Kyle Farnsworth– Farnsworth was probably the Rays best offseason move. With no bullpen that meant no closer, and the Rays were out to find one. Just like almost every other reliever on the Rays impressive bullpen, Farnsworth didn’t really have high expectations coming into the season. The 36 year-old Farnsworth had the best season of his long career. Grade: A+
Jeremy Hellickson– The surging young right-hander had a tremendous season this year, and was probably the second-best starter in the rotation. His 2.95 ERA is one of the best in the league, and he is a very strong candidate for the ROY award. Grade: A+ Award: Rookie of the Year award
J.P. Howell– Recovering from a horrific shoulder injury, J.P. and the Rays were thrilled after over a year on the sidelines. But it quickly became clear that Howell wasn’t the same, and he ended the season with a 6.16 ERA. Grade: D-
Jake McGee– McGee has been a young bullpen arm that the Rays are excited about. He still is a developing player though, and let up a lot of runs in 2011. Still his 5 wins was pretty good. Grade: C+
Matt Moore– Matt Moore is all he’s hyped up to be. The fireballer southpaw showed terrific stuff in his first month in the MLB, and lead the Rays pitching staff in the postseason. Moore is probably the most exciting rookie in the baseball, and my pick for ROY next year. Grade: A+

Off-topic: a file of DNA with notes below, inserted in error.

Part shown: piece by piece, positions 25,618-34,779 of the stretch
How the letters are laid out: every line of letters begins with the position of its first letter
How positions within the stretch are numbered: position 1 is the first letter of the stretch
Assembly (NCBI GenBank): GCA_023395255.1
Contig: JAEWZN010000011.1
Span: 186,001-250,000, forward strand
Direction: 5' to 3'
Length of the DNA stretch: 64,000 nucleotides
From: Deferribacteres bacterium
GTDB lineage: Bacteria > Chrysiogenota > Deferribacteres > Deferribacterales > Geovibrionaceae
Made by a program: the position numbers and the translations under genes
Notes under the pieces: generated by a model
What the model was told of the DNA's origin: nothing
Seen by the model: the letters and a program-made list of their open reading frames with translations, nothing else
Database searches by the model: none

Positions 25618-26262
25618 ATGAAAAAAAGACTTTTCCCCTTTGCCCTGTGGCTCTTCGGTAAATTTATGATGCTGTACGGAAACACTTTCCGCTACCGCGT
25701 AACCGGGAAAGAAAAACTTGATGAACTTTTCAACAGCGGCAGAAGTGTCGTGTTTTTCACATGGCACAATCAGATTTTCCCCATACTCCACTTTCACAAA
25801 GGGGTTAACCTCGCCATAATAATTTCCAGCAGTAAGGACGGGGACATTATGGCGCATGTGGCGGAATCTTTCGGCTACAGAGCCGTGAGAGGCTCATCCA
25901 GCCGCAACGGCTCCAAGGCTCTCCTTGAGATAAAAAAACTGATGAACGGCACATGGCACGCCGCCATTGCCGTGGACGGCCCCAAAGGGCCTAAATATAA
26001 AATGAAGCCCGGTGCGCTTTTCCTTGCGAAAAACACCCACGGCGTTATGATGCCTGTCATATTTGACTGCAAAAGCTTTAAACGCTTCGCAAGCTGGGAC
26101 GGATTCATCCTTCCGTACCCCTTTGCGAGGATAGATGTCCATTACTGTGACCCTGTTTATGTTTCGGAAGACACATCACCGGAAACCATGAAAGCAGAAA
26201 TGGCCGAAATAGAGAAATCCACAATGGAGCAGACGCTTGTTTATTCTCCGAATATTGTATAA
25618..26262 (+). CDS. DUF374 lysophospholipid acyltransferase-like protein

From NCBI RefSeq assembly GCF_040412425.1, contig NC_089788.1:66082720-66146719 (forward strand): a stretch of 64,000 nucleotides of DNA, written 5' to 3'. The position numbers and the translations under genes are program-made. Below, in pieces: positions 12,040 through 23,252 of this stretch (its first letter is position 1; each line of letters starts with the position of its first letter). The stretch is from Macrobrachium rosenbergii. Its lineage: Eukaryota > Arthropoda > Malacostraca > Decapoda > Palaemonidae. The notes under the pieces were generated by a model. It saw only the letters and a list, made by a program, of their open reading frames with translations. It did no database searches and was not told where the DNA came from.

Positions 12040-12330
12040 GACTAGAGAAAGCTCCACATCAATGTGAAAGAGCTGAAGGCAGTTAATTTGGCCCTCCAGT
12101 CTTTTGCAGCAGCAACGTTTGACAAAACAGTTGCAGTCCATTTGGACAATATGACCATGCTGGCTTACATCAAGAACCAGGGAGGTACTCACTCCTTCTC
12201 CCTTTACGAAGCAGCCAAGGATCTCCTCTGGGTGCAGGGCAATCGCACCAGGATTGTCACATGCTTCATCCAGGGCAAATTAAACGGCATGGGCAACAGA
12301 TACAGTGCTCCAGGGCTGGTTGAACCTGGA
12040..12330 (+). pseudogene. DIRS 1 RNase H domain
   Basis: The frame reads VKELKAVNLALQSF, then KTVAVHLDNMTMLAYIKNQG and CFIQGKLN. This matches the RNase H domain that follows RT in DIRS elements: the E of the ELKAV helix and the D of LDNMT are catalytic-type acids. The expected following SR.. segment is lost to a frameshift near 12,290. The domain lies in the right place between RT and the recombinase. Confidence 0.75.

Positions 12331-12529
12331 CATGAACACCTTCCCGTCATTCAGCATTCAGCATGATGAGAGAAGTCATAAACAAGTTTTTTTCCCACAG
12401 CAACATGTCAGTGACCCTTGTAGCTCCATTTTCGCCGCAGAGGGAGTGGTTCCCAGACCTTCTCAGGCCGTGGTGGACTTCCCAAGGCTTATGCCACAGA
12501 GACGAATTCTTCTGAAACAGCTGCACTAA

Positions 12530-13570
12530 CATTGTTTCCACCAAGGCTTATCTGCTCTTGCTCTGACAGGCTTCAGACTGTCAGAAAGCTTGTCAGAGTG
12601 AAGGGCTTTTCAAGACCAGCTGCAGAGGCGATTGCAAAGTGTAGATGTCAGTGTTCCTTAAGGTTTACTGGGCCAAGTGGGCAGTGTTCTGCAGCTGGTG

Jeff Niemann– Niemann is in a recovering process, after coming back from a major career-setback last year. Everything was looking great for the surging Niemann until he injured his shoulder. This season, Niemann has shown that he is on the right track, with an 11-7 record and a ERA just over 4. Grade: B
Joel Peralta– Peralta had an impressive season as the Rays setup man, and was part of a very smart offseason move. Joel is a big part of the Rays future in the bullpen, and will likely (and hopefully) be a Ray next year. Grade: A-
David Price– Price had extremely high expectations coming into the season. Considering all of that, 2011 may have been a disappointment. After a Cy Young caliber 2010 with a 2.72 ERA and 19 wins, Price finished 2011 with a losing record and an ERA of 3.49. Most think it was just an off-year for the phenom lefty, and he will continue his ace ways in the future. Grade: B Award: All-Star
Cesar Ramos– Being the only left-hander in the ‘pen, Ramos had one of the biggest jobs on the team. He just barely did it good enough. He had problems with the longball, letting up 19 dingers in the season. Grade: C+
James Shields– Shields had an unbelievable season, finishing with a stellar ERA of 2.82 and a remarkable 11 complete games. Shields was really the third-best pitcher in the AL this year, just behind the ridiculous seasons of Verlander and Weaver. Grade: A+ Awards: Team MVP, All-Star
John Jaso– Overall a disappointing year for Jaso. His average dipped to .224 and his defense behind the plate was sloppy. Grade: C
Kelly Shoppach– Quite frankly an embarrassing season for the backstop, hitting .176. The highlight of his season was some clutch homers, but besides that it was just one big disappointment. Grade: D-
Reid Brignac– Another big disappointment for the Rays, Brignac wasn’t able to do anything offensively. He hit .193 and knocked in only 15 runs. His great defense at shortstop was what kept him in the league. Grade: D
Elliot Johnson– Another Rays shortstop hitting in the .190’s. Johnson was still able to get some big hits, and his defense and running game was pretty good. Grade: D+